Re: Are we going to get this story every month?

Yes, but the situation has changed now. With that new MacBook Pro or whatever it's called, Apple has shown once more that they want to get out of the business market. Just think about it, the battery is glued in, the display cannot be repaired, the whole thing is so slim it'll probably break after a couple of month of use.

Apple doesn't care about business users any more. It's an irrelevant market for them. In the business market they compete with cheaper Linux boxes. If you spend the same amount of money you'll get a really nice Linux box which will be of service for the next decade.

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FAIL

Cheesy article...or should I say Fruity article?

When a non-Apple laptop can be purchased for AT LEAST 1/2 LESS than an Apple laptop...and a PC desktop for 1/6 the cost of an Apple desktop...what enterprise in their right mind would do so? Especially in these days of budget cut backs.

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Anonymous Coward

Re: Cheesy article...or should I say Fruity article?

@itsNotMe: "a non-Apple laptop can be purchased for AT LEAST 1/2 LESS"

If capital cost was the only consideration, no one would buy a computer. The pros and cons of purchasing from a particular supplier depend on a diverse range of requirements.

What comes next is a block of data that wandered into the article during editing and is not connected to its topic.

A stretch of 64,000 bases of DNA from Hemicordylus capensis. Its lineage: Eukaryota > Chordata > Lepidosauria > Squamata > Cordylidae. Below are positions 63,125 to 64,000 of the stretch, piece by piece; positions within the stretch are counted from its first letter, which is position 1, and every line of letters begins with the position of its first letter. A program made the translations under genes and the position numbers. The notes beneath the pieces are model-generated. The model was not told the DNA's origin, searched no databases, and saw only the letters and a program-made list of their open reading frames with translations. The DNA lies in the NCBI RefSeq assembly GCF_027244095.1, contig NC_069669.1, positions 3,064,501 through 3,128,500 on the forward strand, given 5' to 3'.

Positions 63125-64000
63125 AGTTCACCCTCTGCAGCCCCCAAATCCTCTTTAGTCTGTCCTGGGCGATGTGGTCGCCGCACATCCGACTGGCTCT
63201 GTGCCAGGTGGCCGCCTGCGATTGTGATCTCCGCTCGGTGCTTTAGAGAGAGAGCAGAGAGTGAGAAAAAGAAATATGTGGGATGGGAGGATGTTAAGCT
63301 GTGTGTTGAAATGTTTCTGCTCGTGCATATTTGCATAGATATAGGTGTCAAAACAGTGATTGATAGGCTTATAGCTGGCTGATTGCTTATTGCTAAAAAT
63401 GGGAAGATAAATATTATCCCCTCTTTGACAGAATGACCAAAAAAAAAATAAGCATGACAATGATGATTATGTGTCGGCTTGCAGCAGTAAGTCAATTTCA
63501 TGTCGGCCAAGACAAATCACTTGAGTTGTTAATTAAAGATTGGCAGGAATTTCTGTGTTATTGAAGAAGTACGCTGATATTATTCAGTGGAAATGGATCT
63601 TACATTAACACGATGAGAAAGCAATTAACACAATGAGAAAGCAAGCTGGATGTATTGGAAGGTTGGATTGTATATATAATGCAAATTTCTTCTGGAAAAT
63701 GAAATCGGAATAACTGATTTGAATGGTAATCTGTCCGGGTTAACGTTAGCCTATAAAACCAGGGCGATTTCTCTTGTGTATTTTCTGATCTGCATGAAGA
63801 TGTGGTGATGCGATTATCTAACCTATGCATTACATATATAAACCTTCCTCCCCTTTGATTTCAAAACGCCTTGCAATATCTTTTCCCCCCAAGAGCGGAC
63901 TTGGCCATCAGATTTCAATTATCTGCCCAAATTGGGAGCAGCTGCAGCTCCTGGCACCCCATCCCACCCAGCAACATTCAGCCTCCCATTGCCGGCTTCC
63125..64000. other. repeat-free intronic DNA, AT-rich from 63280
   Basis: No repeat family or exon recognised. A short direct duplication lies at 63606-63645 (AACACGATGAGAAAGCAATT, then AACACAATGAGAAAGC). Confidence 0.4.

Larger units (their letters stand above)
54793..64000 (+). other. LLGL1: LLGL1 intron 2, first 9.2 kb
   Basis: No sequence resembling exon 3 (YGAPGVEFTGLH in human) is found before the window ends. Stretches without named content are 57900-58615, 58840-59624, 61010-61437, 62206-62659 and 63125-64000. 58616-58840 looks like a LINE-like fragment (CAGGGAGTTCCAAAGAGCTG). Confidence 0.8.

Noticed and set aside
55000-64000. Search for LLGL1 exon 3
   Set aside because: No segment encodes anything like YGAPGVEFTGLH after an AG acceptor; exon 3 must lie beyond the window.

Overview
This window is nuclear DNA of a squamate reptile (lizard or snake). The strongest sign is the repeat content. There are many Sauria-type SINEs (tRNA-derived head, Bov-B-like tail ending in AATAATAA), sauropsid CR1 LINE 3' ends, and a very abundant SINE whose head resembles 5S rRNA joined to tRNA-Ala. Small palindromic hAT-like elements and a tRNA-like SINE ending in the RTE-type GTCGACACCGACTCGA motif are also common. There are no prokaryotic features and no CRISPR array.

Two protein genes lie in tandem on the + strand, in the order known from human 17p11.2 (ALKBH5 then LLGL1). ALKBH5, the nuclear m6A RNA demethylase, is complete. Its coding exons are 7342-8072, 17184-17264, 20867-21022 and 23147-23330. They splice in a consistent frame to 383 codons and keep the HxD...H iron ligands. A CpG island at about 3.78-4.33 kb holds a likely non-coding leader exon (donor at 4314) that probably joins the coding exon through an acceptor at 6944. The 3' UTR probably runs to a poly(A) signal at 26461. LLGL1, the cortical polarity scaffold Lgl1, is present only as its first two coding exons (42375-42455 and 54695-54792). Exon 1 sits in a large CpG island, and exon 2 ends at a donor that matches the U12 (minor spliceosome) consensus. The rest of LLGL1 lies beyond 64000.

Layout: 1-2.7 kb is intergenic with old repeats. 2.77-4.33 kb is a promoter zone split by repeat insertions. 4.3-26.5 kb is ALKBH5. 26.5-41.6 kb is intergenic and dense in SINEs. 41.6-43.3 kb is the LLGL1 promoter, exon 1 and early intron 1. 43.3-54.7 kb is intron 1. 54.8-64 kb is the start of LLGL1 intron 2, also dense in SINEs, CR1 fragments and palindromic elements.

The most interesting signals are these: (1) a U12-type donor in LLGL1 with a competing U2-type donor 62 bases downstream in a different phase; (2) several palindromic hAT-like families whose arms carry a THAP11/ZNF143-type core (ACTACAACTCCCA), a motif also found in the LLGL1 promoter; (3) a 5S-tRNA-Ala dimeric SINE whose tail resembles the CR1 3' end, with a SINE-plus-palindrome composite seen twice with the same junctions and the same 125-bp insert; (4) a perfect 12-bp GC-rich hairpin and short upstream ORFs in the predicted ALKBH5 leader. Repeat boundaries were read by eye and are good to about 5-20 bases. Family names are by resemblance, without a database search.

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@Ralph 5

And just how much does Apple, or any other reseller of Apple products, discount thier computers?

Answer: Not very much. Certainly not as much as Dell, Lenovo, etc. do.

How do I know this?

Answer: I have purchased from ALL of them. And Apple offer virtually no sizeable discount.

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Re: Cheesy article...or should I say Fruity article?

What I find about Mac products is that a 5 year old Mac is still a pretty good computer today. And during those years I spend far less time tuning, tweaking, and general maintenance, than for Windows. THAT is why a Mac is worth twice the price of a Windows machine.

And at the same time the Mac has Unix under the hood, only more icing on the cake.

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Stop

Re: Cheesy article...or should I say Fruity article?

"...5 year old Mac is still a pretty good computer today."

And if you spent just half of what you did on your Mac on a decent PC instead, you'd find that the same statement would hold true. Of course, if you tried to run something other than iTunes and Safari on your 5-year-old computer, you'll find that "pretty good" doesn't quite cut it in Creative Suite 6 or some modern games (if they even run on OSX in the first place).

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Happy

Re: Cheesy article...or should I say Fruity article?